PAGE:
Discussion in 'עברית (Hebrew)' started by trigel, Dec 19, 2012.
For example, how does לעזאזל sound to you when correctly vocalized (laazazel)?
What do you mean by how does it sound to me?
I believe you are wondering about people pronouncing it LA-ZA-ZEL?
I pronounce it laaz'azel, or laʿaz'azel when I feel like it.
An example that's virtually always mispronounced, would be many of the plural imperatives, and some female imperatives (including curses). For some reason people really seem to strugle with them...
The pattern that's used usually with qal: סתום > סְתְמי!> סְתְמו! שתוק! > שְתְקי! > שְתְקו! I heard some people also use שְתוֹקי! > שְתוֹקוּ!/סְתוֹמי! סְתוֹמוּ ! (which is incidentally correct... in Aramaic...)
hitpa'el: תְפַּקֵד<תְפַּקְדוּ, nif'al: often conjucated as if it were pi'el: "להיכנס" - כנס!> כנסו
And I don't think that most people will immediately understand what התפקדנה/סתומנה/שתוקנה/היכנסנה! even mean (but then again, these are optional)...
I didn't include correct pronunciations here, because I assume that everyone here already knows them.
No, I don't have any questions about the correct pronunciation and I'm aware that people commonly pronounce לעזאזל like le-azazel or l-azazel סתמי as 'stmi, not sitmi, etc. Sorry for being unclear. I was asking about the connotation the correct pronunciation of curses has.
EDIT: Wait, "many plural imperatives and some female imperatives"? Are plural imperatives really misvocalized more frequently than feminine singular imperatives?
Its not weird to hear correct pronunciation of curses.
The connotation the correct pronunciation of curses has? In comparison to the connotation the incorrect pronunciation has?
I know that this is kind of weird, but since more people seem to use imperatives now, it looks like they manage to remember and use the singular ones correctly more often than they do with the plural ones... Which are often then substituted by 2nd plural future instead (so technically, plural imperatives are pronounced correctly more often than the female ones ).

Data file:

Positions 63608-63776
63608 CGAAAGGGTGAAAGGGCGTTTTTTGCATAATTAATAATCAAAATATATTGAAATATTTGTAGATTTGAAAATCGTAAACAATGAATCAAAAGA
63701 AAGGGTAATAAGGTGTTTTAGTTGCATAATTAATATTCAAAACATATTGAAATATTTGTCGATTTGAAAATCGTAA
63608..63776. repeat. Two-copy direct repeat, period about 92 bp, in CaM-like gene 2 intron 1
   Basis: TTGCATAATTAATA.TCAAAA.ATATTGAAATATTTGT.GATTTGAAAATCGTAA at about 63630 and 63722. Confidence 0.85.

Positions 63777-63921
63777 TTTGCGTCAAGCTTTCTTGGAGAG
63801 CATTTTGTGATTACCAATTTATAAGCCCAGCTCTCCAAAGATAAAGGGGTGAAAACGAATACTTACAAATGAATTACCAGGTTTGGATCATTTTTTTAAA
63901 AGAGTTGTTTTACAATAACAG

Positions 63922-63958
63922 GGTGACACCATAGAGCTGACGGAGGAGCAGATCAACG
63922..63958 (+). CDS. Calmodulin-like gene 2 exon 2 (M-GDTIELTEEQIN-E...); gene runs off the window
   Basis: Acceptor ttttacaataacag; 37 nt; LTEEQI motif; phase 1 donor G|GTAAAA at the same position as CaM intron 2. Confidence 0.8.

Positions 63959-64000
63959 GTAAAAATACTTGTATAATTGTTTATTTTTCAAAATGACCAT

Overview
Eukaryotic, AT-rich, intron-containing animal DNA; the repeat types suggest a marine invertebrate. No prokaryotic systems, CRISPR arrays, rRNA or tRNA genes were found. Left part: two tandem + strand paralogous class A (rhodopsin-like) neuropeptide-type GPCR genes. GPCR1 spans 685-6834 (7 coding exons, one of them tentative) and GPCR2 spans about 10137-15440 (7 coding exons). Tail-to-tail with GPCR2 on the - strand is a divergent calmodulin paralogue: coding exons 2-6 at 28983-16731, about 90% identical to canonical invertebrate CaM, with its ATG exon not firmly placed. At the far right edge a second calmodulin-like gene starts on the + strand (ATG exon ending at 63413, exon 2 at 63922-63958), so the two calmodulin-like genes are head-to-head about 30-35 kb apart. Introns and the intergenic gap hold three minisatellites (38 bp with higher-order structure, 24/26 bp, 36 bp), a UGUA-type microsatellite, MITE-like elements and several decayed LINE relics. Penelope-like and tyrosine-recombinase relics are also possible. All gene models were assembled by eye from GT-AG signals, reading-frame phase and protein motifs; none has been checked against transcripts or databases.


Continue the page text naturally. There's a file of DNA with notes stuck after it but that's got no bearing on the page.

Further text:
This creates a pattern like שנה>שנה>תשנו, סגור>סיגרי>תסגרו. Some of these are very common: לך>לכי>תלכו
Many people believe that imperatives are rude incomparison to 2nd future forms, so maybe this is what causing this weird usage.
BTW, I'm only pointing out some general observations from my personal experience. Non standard pronunciations vary greatly between various groups and even geographically. I know this is funny, considering how small Israel is, but I noticed some peculiar differences; for instance, some areas pronounce tzire predominantly as "ey" (tey, beytza, beytzim תה, ביצה, ביצים) while others eliminate all instances of "ey" altogether (te, betza, betzim) making ביצה and בצע homophones.
LOL, when the future, not the imperative is used to tell someone to die. I thought the future imperative didn't have the soft connotation anymore, it's just "the imperative" now.
Is there any rule on when an "e" in a loanword is a segol or a tzere or is it completely arbitrary? And some people are shifting stress to penultimate in all words? If so then WTF...
Well, not in this example, but rather in גש!/תיגש, סגור/תיסגור, and the like. That's why it's also commonly used with נא/אנא in formal settings. My lashon teacher would say "אנא פתחו את הספר בעמ' 24/בנות, צאנה מיד !"
Yes, there are rules: http://hebrew-academy.huji.ac.il/hahlatot/TheTranscription/Documents/ATAR2.pdf
LOL IKR? Luckily, it's not like they shift the stress in all words, it's just common in some cases where they dropped the tzire... Maybe this is a Mizrahi/Yemenite influence, like "tzirey" is Ashkenazi...
The standard pronunciation is "te, beytza, beytzim" by the way.